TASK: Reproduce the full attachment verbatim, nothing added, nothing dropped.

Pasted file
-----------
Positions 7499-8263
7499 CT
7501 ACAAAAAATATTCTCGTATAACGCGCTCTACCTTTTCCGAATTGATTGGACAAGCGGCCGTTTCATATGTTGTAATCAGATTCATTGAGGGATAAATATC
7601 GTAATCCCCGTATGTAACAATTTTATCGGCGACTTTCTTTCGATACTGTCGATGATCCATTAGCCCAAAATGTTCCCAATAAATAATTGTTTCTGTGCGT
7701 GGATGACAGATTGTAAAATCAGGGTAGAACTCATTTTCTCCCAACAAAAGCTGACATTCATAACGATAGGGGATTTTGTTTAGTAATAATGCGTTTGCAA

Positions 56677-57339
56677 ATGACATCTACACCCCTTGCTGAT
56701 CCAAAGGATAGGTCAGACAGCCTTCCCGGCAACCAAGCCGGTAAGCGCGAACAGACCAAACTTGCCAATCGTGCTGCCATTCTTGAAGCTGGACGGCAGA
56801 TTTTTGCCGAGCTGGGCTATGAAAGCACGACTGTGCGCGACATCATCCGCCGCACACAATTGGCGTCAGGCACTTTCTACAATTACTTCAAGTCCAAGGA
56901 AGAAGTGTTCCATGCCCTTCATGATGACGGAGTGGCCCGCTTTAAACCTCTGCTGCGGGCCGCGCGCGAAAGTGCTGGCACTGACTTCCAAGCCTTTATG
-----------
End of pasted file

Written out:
Positions 7499-8263
7499 CT
7501 ACAAAAAATATTCTCGTATAACGCGCTCTACCTTTTCCGAATTGATTGGACAAGCGGCCGTTTCATATGTTGTAATCAGATTCATTGAGGGATAAATATC
7601 GTAATCCCCGTATGTAACAATTTTATCGGCGACTTTCTTTCGATACTGTCGATGATCCATTAGCCCAAAATGTTCCCAATAAATAATTGTTTCTGTGCGT
7701 GGATGACAGATTGTAAAATCAGGGTAGAACTCATTTTCTCCCAACAAAAGCTGACATTCATAACGATAGGGGATTTTGTTTAGTAATAATGCGTTTGCAA

Positions 56677-57339
56677 ATGACATCTACACCCCTTGCTGAT
56701 CCAAAGGATAGGTCAGACAGCCTTCCCGGCAACCAAGCCGGTAAGCGCGAACAGACCAAACTTGCCAATCGTGCTGCCATTCTTGAAGCTGGACGGCAGA
56801 TTTTTGCCGAGCTGGGCTATGAAAGCACGACTGTGCGCGACATCATCCGCCGCACACAATTGGCGTCAGGCACTTTCTACAATTACTTCAAGTCCAAGGA
56901 AGAAGTGTTCCATGCCCTTCATGATGACGGAGTGGCCCGCTTTAAACCTCTGCTGCGGGCCGCGCGCGAAAGTGCTGGCACTGACTTCCAAGCCTTTATG